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Kurdistan Trip review by Kaylee Dall

Being a young traveler I’ve had few Middle East experiences having only been to Saudi Arabia and Bahrain if you count those. Being in Kurdistan was an experience I didn’t think I would ever have. The culture and landscape was nothing I was expecting considering I was technically in Iraq. The people were unbelievably kind and interested in our presence there. The city’s for being so poor still had life to them and these beautiful resorts and 5 star hotels. To say the least Kurdistan shocked me in all the best ways.

I started in Erbil, first with a stop at the small museum that had ancient pottery found in Kurdistan. While we were there, there were some school boys at the museum who were extremely interested in us and took pictures with and of us. It was fun to see the two groups interacting.

We continued to the 7000 year old citadel which is the oldest inhabited city on earth as there is still one family remaining inside. It started a long time ago and each new group built on top of the old. The history was just layered inside and they still haven’t reached the bottom layer. They are slowly renovating it, but recently had to pause because of the lost in funding from the government. We spent a lot of time there which there was a lot to see. We saw the bath house, the only one for the whole city which was amazing because it could probably only hold 50 people. Then we saw one of the mansions still left, there used to be 30 and now there are a few that remain standing. The mansion was restored to its formal glory with big windows and a nice courtyard space. We continued to the textiles museum which stored the culture and history of the Kurd tribes through there weavings. The most interesting part was how nothing dated back past 1990 as older weaving were not kept and saved. After we walked out of the main gate to see the above view of the bazar. It was great to see the hustle and bustle from above and to view the beautiful founts they put between the bazar buildings.

I never thought I could eat so much until I reached Kurdistan. The Lunch was a massive amount of food with chicken, lamb and beef with a lot of rice and veggies. It was all piled up on a platter that was fit for kings and the color of all the food together just made the presentation ten times better. After lunch we stopped at the mosque to view from outside as there was a funeral so we couldn’t go inside. The outside was marvels with the blue Arabic tiles you normally see on mosques but standing right next to it and looking up as it towered over you was unbelievable. It felt so powerful looming over you with the two minarets spearing the sky. We continued to were the old mosque was located before it fell apart. The only part still standing is half of the minaret. You could only see a little detail left, these little blue tiles on one side.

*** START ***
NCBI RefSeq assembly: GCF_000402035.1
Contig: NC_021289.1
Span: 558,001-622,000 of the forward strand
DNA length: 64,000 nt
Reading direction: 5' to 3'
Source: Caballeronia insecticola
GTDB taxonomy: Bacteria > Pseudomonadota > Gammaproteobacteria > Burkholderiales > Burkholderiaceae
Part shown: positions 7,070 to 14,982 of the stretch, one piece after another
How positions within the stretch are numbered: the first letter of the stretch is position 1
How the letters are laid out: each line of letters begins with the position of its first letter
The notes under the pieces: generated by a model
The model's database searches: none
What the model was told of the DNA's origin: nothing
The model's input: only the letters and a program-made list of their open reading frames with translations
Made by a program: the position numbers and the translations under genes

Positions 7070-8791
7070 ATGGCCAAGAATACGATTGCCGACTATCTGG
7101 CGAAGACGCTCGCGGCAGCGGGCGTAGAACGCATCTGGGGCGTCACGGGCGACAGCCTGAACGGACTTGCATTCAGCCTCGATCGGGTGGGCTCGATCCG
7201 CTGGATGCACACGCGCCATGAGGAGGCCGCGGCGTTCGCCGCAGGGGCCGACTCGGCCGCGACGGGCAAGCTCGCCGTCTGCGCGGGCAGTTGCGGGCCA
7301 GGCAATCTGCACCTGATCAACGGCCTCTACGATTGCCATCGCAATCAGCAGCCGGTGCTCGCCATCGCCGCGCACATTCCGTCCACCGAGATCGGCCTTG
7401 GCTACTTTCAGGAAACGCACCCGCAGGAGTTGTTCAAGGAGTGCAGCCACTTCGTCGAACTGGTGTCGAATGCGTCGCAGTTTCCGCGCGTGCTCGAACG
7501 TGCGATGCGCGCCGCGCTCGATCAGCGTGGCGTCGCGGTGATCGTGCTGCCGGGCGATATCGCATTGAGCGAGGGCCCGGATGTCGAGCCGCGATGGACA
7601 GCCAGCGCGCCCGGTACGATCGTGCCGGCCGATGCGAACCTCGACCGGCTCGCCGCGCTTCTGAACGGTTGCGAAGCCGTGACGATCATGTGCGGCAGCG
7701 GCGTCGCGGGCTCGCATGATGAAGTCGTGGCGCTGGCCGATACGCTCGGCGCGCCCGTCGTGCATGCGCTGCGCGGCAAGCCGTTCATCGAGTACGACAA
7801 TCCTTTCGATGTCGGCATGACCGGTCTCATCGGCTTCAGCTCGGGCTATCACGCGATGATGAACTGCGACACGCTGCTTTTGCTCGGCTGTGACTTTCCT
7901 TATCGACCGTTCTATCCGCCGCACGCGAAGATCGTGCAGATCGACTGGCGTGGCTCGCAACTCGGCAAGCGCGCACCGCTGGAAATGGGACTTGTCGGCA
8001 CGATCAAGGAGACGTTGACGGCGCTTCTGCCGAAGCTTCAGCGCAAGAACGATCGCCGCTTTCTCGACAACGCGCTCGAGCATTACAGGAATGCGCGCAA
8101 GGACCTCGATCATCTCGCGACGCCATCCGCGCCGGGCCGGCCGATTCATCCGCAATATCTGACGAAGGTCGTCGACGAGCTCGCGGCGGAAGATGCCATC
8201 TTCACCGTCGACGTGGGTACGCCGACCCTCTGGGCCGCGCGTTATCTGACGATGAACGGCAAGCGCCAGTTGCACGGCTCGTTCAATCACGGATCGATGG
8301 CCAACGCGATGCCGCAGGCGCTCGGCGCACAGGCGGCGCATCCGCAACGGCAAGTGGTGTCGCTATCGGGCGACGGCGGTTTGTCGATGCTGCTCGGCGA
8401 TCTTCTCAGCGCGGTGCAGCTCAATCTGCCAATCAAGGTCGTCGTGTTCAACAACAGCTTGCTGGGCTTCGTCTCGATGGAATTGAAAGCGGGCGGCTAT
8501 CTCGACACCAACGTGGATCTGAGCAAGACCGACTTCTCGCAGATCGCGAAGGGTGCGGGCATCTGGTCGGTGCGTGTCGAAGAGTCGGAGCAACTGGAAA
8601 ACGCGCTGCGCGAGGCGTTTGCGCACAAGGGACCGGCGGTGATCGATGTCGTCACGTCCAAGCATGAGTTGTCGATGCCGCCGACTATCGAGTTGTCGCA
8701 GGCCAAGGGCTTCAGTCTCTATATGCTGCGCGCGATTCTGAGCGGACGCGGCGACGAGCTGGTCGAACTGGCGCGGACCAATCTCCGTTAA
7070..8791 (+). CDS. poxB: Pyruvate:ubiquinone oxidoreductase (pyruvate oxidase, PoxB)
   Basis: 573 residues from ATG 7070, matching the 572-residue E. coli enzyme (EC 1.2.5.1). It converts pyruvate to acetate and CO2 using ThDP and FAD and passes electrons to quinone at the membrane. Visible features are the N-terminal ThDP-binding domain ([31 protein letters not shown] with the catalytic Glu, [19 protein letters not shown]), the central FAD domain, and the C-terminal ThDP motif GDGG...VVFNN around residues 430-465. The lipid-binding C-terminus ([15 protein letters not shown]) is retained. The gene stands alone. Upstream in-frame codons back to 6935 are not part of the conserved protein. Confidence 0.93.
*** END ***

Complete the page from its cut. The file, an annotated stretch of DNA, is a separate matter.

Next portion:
I have never seen such an energetic and crazy shopping spot before and that after I’ve been to countless black Fridays at 4am. The bazar was filled with people and everyone is yelling for you to come this way or that. People are arguing about prices and traffic around the bazar has no order. If I didn’t follow our guide I would have gotten lost. It twisted and turned and there were so many different sectors, that you could get anything you wanted there. We kept walking through the bazar until we reached the money exchange did I think it was kind of normal place to buy goods. These guys had stacks on stacks of money just sitting on these counters and they had money counters sifting through there stacks. You walk by and you could hear them arguing about currency exchange (or I assume that what they were yelling about) and the shuffling of the counting machines. If I didn’t know better I would have thought it was the cartel. They were so open with the money and even asked me to take pictures of them. We continued walking through the different parts of the bazar until the group met up and headed to dinner which was at a local restaurant buffet style.

The next day to Duhok we had a full day drive. We started the drive to Dayro d-Mor Matay Monastery in the mountains. Getting there we had to cross into the disputed area of Iraq so we were in the part the Iraq controls but Kurdistan still has presence. The monastery is tucked away at the top of a mountain which means we drove switch backs all the way to the top. On the drive up we drove past a herd of sheep walking up as well. The monastery up close was breathtaking as everything had clean sharp edges but the coloring of the building fit right into the mountain, almost like camouflage. Looking out the front of the monastery you could see miles of mountains and fields.